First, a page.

The brilliant star in the southwest to the left of Orion’s belt is Sirius, the Dog Star. As it lowers closer to the horizon, notice that as it twinkles, it flashes many colors. Its light is bending on its way through our atmosphere, giving us pin-point glimpses of its spectrum or rainbow, one color at a time.

Just before 11 o’clock this evening, the red star Antares will rise in the southeast, remaining low as moves toward the right. About 15 minutes later, the waning gibbous moon will follow the same trajectory. The pair will crest low in the south near 3 o’clock, lowering into the south-southwest just before dawn.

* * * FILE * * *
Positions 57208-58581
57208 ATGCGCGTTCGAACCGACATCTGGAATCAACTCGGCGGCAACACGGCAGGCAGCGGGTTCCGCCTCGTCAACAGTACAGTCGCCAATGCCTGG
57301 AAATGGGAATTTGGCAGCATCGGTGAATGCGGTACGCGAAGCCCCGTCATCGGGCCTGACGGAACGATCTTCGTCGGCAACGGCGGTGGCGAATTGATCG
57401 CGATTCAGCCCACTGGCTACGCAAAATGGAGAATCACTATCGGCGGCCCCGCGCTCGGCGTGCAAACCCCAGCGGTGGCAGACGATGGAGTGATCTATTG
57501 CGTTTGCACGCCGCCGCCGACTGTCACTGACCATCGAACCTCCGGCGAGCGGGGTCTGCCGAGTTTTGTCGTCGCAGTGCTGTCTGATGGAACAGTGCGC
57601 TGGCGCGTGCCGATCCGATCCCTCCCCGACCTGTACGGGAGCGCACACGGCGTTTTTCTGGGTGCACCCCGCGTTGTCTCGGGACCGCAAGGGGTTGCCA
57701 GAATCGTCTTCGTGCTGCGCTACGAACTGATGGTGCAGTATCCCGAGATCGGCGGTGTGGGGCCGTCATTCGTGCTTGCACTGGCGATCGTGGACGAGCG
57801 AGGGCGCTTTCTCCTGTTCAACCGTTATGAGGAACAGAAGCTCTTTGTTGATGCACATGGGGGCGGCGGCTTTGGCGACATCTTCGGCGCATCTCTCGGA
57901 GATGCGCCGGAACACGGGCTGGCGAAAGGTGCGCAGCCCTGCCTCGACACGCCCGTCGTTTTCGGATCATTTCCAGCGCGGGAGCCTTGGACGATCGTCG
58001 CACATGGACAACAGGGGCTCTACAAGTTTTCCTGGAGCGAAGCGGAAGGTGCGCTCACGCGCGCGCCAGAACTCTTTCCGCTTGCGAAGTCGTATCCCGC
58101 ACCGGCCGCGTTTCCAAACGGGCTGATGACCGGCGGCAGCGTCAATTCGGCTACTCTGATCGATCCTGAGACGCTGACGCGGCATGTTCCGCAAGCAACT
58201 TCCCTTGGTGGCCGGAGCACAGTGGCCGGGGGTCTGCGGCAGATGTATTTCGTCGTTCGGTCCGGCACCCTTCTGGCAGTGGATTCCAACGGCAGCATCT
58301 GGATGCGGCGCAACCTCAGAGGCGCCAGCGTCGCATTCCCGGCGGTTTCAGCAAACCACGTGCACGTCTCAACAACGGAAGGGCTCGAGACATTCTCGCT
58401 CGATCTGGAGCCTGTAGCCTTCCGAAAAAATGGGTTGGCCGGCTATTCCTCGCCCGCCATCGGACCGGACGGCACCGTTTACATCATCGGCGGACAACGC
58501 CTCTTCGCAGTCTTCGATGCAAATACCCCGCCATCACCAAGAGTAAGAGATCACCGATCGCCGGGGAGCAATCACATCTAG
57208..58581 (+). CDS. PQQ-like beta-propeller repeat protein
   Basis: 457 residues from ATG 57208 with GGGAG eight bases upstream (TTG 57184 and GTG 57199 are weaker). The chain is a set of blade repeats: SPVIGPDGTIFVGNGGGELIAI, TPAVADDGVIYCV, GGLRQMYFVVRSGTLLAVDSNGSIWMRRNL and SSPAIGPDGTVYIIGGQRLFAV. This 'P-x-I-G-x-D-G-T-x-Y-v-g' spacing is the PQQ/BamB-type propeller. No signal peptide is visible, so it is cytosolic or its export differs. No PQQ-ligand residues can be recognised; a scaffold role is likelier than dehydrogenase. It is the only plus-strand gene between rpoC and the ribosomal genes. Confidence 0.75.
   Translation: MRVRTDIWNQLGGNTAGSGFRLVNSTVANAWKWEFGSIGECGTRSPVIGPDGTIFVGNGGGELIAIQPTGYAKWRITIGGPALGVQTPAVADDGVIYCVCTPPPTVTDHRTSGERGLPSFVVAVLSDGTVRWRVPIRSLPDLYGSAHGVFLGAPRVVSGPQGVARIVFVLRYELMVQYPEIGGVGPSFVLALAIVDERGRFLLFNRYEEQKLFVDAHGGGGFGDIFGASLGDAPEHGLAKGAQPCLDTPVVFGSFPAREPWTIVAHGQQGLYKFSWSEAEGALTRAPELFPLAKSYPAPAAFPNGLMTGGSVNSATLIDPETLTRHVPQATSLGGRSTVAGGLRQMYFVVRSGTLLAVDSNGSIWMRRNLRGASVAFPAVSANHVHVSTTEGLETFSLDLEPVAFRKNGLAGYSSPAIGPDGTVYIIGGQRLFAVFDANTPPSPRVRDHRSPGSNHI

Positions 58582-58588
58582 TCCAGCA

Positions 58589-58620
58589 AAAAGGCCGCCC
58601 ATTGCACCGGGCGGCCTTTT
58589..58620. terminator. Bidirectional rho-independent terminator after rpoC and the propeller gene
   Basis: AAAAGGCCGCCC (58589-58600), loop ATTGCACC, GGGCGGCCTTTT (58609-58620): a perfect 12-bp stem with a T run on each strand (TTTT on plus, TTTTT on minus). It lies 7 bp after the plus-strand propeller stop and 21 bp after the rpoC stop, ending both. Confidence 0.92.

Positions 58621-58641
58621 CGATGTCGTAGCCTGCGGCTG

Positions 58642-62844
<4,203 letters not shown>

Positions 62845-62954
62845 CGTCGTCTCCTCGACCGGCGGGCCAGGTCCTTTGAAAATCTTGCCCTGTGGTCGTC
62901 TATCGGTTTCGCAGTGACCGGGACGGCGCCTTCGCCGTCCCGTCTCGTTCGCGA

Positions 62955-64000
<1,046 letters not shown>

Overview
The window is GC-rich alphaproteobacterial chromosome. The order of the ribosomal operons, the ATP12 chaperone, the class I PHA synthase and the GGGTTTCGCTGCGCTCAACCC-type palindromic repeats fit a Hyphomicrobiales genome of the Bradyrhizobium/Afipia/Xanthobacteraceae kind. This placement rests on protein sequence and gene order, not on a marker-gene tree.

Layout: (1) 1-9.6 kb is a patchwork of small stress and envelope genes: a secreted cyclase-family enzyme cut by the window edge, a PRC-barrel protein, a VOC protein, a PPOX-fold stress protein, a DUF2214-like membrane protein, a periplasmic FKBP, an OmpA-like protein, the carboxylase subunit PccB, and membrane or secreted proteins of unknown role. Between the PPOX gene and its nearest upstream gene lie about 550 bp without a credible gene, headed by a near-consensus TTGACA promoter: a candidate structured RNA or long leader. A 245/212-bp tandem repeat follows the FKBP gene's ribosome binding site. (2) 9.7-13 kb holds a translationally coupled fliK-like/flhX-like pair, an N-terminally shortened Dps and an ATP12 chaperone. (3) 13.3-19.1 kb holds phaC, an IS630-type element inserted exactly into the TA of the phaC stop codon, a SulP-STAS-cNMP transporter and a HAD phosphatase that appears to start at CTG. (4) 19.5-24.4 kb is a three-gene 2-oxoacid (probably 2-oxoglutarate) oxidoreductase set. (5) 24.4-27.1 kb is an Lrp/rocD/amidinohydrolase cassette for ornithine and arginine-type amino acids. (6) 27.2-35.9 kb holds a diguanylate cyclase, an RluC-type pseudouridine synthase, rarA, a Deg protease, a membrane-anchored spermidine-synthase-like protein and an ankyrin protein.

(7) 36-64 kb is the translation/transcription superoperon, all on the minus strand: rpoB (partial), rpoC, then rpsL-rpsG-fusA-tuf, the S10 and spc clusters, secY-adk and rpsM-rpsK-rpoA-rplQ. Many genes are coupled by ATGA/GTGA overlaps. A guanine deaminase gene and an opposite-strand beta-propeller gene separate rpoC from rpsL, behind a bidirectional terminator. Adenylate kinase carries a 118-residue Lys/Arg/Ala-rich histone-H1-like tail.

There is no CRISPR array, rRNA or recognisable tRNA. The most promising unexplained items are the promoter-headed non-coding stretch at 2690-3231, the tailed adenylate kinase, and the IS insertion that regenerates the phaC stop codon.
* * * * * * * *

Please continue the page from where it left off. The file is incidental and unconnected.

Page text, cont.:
Facing north just after sunset, it might require an uncomfortable gaze to look nearly straight overhead, in order to see Ursa Major, “The Great Bear,” which appears to be hanging upside down. If you check back at around 2:30 AM, the bear seems to be diving toward the northwestern horizon. But by the predawn twilight, the bear looks like it’s coming in for a soft landing in the north.